Another post transcription modification of the mRNA precursor is the addition of a 200 units of adenosine monosphospates tail. The process starts with cleavage at the 3 terminal of the strand which is followed by a process of adenylation. This process is triggered by the presence of a polyadenylation signal sequence near the 3 terminal of the precursor followed by a second signal. The first signal is designated by 5AAUAAA3 while the second signal is designated by 5CA3 on the precursor RNA strand. The cleavage always takes place at the second signal sequence. A strand rich in GU sequence downstream is also essential in the polyadenylation process. This process begins as the transcription process ends. Because the cleavage happened specifically at the 3 most position on the poly (A) chain, the transcripts formed are homogeneous. However, some cells have been found to exhibit alternate cleavage where adenylation takes place at other sites within the site producing a variety of transcripts from a single precursor (Segref, pg 3256).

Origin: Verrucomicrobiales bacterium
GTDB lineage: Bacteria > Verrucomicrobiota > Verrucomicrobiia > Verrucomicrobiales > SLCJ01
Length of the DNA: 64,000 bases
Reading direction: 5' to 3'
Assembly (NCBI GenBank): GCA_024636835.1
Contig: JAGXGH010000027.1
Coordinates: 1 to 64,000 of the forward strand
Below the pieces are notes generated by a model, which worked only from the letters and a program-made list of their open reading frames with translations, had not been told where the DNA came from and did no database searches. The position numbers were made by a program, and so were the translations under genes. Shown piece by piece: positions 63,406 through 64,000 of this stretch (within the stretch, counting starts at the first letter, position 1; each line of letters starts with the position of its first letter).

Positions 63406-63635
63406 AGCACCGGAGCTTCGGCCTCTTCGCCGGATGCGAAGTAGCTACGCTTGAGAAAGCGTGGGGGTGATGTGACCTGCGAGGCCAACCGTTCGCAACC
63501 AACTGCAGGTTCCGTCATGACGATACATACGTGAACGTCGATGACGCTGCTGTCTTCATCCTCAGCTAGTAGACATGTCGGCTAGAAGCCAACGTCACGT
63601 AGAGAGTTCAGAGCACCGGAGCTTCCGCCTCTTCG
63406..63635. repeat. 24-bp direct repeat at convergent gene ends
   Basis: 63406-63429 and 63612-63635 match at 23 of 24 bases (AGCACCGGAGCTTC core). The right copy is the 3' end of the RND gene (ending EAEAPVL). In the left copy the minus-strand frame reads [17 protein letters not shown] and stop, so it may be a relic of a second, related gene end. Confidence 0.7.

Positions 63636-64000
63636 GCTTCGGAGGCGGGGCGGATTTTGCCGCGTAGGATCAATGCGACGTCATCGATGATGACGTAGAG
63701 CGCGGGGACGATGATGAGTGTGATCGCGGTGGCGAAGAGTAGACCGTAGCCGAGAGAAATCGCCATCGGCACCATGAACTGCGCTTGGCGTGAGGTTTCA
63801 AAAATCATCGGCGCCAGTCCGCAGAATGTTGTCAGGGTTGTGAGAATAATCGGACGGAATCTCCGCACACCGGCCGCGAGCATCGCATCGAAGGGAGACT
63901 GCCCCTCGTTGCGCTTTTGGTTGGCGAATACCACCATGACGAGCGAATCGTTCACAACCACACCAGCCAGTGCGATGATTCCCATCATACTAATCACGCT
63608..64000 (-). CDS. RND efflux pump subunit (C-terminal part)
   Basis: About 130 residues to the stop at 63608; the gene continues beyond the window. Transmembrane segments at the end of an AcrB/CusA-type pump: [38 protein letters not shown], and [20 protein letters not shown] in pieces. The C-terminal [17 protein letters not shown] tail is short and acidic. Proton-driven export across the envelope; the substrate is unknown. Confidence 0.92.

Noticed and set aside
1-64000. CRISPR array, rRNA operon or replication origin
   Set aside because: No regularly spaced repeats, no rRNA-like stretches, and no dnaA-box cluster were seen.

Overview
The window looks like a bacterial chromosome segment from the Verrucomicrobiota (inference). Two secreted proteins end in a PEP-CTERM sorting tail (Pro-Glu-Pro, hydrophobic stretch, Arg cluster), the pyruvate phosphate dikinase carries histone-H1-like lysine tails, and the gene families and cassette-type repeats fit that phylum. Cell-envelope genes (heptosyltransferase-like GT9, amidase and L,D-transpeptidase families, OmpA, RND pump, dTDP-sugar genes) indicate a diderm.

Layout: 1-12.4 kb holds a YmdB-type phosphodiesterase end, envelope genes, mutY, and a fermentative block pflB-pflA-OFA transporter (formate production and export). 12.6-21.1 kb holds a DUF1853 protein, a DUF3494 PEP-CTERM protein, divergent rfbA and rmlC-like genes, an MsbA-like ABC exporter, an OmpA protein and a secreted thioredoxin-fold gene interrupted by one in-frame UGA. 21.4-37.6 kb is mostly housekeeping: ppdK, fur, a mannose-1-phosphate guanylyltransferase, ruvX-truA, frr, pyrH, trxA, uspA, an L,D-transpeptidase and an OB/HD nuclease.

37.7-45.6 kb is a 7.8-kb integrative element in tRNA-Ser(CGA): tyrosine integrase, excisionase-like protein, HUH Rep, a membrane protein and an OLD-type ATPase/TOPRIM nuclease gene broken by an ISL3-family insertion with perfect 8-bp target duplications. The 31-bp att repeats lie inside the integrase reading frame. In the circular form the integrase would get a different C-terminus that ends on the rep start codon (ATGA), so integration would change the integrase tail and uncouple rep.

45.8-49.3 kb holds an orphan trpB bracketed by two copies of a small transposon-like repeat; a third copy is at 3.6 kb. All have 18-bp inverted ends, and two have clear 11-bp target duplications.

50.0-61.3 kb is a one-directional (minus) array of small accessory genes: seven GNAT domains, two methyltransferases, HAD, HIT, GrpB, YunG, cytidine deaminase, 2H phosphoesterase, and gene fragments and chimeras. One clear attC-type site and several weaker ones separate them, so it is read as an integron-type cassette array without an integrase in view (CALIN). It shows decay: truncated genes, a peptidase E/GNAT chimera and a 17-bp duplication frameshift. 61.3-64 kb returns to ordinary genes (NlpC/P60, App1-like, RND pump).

Splicing is also a major process that takes place before triplicates are exported to the cytoplasm. It involves removing the introns, the non coding segments, on the precursor. This process leaves the exons which are reconnected into a single molecule with continuous proteins codes. This splicing process can occur at any point during the transcription process depending on the protein being synthesized. The process is catalyzed by an enzyme complex known as splicesome. Following this modifications, the pre mRNA molecule forms complexes with the export proteins to form RNP. The formation of these complexes is essential for the recognition of the mRNA by the nuclear pore complexes. The adapter proteins and the export receptor TAP are the most important components of the RNP complex. The Export receptor TAP component causes the export of the mRNA to the cytoplasm by interacting with the adaptor protein and the nuclear pore complex. The adaptor protein on the other hand binds directly to the mRNA being exported (Huang and Joan, pp 900).